To be sure, don't click that St Paddy's spam

Examples lurking in Australian and US cyberspace now

People having a few pints of Guinness while checking emails today should be on the look out for St Patrick's Day-related spam which may include an advertisement for a bogus car website and promising e-cards celebrating the day.

While the volume of spam is not near the level of that targeting the earthquake in Japan, Symantec security spokesman ,Robert Pregnell, said spammers will use all they can to get people's details.

He said the emails have the potential to take users to a legitimate looking site that will infect devices and PCs with malicious code.

"Now you become a contributor to the next one which may start spamming people on April Fools Day," he said. "Botnets are most often the method that spammers are using."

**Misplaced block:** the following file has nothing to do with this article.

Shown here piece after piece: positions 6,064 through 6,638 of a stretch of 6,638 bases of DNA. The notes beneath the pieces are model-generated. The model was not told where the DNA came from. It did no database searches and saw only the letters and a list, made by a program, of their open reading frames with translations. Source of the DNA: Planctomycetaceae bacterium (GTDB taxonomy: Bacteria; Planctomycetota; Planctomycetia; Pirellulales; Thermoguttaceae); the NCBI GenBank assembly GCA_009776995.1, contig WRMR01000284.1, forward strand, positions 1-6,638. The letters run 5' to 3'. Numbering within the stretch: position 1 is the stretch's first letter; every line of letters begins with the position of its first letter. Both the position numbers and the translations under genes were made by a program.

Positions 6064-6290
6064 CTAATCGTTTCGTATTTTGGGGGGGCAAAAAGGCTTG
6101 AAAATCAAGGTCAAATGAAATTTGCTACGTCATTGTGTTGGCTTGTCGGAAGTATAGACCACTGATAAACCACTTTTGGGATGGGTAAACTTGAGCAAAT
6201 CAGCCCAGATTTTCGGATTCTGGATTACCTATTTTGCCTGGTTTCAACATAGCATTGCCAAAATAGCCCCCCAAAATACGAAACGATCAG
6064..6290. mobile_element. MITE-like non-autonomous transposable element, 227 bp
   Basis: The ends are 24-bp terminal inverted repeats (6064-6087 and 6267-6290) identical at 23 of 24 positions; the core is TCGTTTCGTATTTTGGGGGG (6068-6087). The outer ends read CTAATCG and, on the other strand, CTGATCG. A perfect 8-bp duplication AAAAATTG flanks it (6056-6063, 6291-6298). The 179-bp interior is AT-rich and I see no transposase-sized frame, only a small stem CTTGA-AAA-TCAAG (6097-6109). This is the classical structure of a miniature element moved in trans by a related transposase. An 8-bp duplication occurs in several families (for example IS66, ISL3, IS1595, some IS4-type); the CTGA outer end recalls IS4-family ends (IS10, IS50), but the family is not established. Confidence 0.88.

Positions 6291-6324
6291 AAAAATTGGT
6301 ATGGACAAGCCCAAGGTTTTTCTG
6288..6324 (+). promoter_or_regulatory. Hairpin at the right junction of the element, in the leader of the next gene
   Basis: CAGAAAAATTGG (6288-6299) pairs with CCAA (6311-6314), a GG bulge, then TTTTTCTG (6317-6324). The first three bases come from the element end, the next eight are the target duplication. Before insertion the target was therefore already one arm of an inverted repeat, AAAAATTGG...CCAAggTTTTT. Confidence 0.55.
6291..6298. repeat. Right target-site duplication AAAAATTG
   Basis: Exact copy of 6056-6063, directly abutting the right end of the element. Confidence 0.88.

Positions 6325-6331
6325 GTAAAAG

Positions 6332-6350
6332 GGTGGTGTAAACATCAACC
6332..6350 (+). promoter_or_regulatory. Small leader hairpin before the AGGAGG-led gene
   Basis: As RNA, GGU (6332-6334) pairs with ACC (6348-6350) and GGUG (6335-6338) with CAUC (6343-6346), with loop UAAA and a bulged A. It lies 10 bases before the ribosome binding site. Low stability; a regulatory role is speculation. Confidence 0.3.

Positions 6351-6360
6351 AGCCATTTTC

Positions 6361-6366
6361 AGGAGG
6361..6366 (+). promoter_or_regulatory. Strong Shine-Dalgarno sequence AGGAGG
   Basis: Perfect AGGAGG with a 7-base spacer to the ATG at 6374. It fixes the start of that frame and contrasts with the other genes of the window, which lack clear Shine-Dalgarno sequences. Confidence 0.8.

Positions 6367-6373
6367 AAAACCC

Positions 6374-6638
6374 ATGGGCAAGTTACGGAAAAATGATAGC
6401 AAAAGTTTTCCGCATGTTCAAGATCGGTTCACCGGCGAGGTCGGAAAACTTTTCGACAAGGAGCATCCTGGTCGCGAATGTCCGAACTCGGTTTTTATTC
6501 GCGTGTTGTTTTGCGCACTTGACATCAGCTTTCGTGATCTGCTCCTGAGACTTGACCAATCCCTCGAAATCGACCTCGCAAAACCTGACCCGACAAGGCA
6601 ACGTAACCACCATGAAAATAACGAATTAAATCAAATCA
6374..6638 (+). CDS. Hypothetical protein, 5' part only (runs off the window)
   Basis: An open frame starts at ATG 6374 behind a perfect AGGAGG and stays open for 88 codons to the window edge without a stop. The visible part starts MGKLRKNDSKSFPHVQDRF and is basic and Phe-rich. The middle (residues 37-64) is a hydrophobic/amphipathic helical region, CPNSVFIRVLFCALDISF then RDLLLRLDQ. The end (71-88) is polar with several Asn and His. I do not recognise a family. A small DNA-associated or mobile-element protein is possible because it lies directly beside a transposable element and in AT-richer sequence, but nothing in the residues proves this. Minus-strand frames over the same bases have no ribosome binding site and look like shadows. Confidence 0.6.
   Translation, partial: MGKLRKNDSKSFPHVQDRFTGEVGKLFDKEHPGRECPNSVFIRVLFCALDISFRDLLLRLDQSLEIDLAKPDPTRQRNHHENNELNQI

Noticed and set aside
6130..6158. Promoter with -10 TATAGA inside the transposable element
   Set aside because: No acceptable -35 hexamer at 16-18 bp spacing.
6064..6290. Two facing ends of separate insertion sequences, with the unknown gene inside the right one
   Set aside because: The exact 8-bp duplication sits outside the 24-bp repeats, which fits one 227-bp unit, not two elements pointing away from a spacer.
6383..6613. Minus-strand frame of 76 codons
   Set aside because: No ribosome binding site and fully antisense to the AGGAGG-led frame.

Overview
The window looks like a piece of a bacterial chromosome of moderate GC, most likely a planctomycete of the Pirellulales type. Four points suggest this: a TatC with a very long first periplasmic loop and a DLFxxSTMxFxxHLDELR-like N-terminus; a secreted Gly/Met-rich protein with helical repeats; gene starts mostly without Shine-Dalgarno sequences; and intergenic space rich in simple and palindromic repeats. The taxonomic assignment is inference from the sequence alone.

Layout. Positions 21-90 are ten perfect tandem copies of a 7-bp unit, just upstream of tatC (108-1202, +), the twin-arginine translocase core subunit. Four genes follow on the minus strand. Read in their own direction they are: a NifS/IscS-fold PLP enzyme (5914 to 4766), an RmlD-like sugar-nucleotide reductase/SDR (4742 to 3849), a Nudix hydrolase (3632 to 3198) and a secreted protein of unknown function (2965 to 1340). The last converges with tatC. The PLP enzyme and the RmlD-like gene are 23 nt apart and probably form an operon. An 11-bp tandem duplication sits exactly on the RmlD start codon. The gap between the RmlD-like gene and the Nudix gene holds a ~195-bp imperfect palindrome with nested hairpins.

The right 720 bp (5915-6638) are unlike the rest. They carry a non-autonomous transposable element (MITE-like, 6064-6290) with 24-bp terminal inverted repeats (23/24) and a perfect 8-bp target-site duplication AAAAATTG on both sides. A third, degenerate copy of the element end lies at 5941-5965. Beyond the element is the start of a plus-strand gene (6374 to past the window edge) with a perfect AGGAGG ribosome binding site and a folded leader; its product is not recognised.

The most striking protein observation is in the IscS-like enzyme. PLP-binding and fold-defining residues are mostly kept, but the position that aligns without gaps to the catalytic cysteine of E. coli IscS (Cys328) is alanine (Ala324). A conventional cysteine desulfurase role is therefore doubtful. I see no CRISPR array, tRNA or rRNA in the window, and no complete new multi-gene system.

He said spam related specifically to St Patrick's Day spam could originated from PCs infected with the Conficker worm, which reactivates computers once they are turned off.

"It might send 10,000 spam messages using that person's email account."

He said attackers are "very savvy" and take the time to craft messages which get attention.

"The luck of the Irish won't save you this time so it's the old basics- keep your systems up to date," he said.

He also advised people to have an online buying plan to avoid the lure of potentially malicious ads.

"Go to the site and do what you need to do whether it's eBay and online banking. People do get distracted and responding to something like dodgy advertisements will get you into trouble," he said.

Follow Hamish Barwick on Twitter: @HamishBarwick

Follow Computerworld Australia on Twitter: @ComputerworldAU

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